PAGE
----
Tuesday, December 30, 2014

Whither Pakistan? Tarek Fateh with Dr Baland Iqbal

Sorry, Urdu/Hindi speakers only. Tarek Fateh dissects and examines under the microscope the Pakistani mindset. He sees as the only solution the dissolution of Pakistan into its four provinces.

Update: for the Hindi/Urdu challenged, my rough notes below the fold.

Monday, December 29, 2014

Indo-European Invasions into Europe

The findings suggest that the arrival of modern humans into Europe more than 40,000 years ago was followed by an influx of farmers some 8,000 years ago, with a third wave of migrants coming from north Eurasia perhaps 5,000 years ago. Others from the same population of north Eurasians took off towards the Americas and gave rise to Native Americans.
Genetically speaking, there seems to be no trace of any genetically significant movement of Indo-European people into Europe either (unless it is the farmers, but linguists think that 8000 years ago is too far back.  The last population-genetically significant influx of people into India was 12,000 years ago or earlier.)  On the other hand, the vocabulary of a language like Greek is estimated to be more than 30% non-Indo-European (e.g., compared to less than 4% of the 10,000 word vocabulary of the Rg Veda), so a elite dominance language replacement theory might work for Greece, where it can't work for the language of the Rg Veda.  The only way it might work is if an Indo-European language was superposed on a previous Indo-European language.

Saturday, December 27, 2014

Replies to climate-change deniers

Wednesday, December 17, 2014

Bee on the Scientific Method

Bee (Sabine Hossenfelder) has an essay worth your time: Does the Scientific Method need Revision?

IBM's predictions from December 2009

IBM's predictions for today from five years ago:

ARMONK, N.Y.     - 17 Dec 2009: Today, IBM (NYSE: IBM) unveiled a list of innovations that have the potential to change how people live, work and play in cities around the globe over the next five to ten years:
·         Cities will have healthier immune systems
·         City buildings will sense and respond like living organisms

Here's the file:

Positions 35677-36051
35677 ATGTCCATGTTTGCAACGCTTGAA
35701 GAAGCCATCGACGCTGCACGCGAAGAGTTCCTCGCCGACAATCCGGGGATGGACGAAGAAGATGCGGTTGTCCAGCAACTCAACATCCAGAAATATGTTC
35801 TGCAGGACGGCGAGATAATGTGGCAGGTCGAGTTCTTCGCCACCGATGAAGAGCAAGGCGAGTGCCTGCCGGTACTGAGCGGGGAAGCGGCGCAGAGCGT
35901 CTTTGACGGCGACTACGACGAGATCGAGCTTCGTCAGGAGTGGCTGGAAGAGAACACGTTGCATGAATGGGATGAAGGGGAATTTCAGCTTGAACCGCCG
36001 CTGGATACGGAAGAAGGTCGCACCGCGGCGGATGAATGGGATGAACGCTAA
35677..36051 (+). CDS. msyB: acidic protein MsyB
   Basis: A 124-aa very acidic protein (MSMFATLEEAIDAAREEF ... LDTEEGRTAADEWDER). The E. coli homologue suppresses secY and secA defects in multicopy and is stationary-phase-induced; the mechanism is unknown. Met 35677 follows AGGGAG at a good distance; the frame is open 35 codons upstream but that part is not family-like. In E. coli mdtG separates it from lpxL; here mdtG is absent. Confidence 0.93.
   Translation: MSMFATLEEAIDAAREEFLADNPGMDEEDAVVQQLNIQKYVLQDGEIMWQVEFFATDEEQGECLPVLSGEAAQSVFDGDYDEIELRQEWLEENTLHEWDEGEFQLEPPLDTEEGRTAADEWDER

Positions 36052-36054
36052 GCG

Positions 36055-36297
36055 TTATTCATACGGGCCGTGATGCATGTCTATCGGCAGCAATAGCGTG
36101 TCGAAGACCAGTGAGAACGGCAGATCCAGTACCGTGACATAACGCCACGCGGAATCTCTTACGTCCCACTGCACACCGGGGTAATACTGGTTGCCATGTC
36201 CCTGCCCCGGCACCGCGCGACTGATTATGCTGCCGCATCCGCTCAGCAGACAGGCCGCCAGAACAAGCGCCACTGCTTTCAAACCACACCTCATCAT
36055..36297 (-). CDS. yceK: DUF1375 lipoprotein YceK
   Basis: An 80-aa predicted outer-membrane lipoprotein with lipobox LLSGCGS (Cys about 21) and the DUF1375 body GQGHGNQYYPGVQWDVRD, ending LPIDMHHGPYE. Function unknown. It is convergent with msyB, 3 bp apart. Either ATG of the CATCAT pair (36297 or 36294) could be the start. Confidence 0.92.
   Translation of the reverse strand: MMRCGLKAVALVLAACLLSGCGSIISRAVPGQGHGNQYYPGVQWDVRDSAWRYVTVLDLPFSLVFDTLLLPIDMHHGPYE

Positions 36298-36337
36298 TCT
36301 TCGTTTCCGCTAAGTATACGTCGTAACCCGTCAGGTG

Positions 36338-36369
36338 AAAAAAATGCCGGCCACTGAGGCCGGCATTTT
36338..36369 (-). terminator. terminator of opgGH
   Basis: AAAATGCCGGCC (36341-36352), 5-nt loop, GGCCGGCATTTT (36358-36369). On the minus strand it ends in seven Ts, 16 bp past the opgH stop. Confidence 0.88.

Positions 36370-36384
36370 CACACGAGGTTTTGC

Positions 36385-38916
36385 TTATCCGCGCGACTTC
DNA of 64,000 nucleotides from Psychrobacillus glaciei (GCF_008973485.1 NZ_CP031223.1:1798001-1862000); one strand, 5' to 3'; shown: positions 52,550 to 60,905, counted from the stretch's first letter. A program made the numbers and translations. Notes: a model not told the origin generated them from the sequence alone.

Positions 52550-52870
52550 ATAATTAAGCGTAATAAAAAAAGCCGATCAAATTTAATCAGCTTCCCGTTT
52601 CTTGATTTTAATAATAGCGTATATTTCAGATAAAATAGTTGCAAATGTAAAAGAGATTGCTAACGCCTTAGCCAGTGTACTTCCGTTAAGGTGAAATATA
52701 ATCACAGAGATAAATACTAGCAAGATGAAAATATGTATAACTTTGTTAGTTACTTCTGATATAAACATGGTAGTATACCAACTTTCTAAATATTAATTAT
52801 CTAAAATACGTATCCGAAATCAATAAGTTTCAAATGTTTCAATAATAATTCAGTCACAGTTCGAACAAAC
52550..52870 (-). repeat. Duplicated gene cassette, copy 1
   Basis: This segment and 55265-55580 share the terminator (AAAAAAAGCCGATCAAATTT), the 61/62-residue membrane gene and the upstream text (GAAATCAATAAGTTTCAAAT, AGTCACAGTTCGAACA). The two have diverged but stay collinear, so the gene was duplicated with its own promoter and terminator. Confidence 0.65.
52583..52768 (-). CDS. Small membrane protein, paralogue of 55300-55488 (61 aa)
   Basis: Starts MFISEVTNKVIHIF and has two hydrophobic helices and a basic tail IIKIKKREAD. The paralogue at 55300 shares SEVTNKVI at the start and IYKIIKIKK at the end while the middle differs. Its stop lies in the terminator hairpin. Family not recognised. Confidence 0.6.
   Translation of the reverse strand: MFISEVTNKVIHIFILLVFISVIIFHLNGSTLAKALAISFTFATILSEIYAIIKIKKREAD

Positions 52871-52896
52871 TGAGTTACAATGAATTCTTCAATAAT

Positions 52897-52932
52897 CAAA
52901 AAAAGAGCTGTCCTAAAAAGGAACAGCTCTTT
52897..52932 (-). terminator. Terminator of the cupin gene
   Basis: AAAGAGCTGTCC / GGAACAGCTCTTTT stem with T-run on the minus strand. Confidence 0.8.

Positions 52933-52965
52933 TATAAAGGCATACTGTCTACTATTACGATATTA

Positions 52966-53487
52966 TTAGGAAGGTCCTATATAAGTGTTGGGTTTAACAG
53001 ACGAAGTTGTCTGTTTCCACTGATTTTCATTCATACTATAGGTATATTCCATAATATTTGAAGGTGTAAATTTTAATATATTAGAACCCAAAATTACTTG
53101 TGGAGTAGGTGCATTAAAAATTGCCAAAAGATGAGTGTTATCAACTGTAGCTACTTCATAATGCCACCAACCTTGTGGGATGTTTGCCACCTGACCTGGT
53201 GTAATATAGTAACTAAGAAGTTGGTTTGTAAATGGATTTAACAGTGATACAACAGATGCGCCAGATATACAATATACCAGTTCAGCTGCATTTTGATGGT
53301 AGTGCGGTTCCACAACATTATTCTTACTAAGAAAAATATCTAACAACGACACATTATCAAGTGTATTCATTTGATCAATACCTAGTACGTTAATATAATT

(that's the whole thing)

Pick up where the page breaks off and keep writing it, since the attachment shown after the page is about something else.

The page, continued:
·         Cars and city buses will run on empty
·         Smarter systems will quench cities’ thirst for water and save energy
·         Cities will respond to a crisis -- even before receiving an emergency phone call

Lessons from a school shooting

Both houses of the Indian Parliament observed a moment of silence and passed resolutions condemning the killing of school children in Peshawar, Pakistan.

Beyond the natural empathy one feels at the cruel loss of young lives, there are some sharp lessons to be learned.

Monday, December 15, 2014

The Invasion That Never Was

Anand Rangarajan, here:

But it was the publication in 2011 of a path-breaking study that ultimately sealed the fate of the Aryan Invasion or Migration theory. Analysing 600,000 SNPs from as many as 30 ethnic groups – thereby extending the 2009 Nature ANI study through the inclusion of more European samples – Toomas Kivisild and co-workers discovered that both components of Indian ancestry, ANI and ASI, predate the Aryan Migration event by at least 9000 years. This was because the so-called k5 component, that bestows ancestry to South Asians, was found to contain no regional diversity differences; its spread across the Indian subcontinent must have happened well before 12,500 years ago (the detection limit) and not through a recent gene-flow event.

 In 2013 Singh and co-workers extended the Kivisild study with some acute observations, namely that the ANI and ASI populations mixed robustly between 1900 to 4200 years ago and that these two groups didn’t mix either before or after this window. The authors, by analysing genomes of 571 individuals representing 73 ethno-linguistic groups, also ruled out Eurasian gene flow during this time period, concurring with the finding of another study that such an event could not have happened before 12,500 years. Moreover, argued the scientists, 3500 years ago India was a already a densely populated region with well-established agricultural practices and therefore the Eurasian migration would have had to be immense in order to explain the fact that half the Indian population is derived from ANI.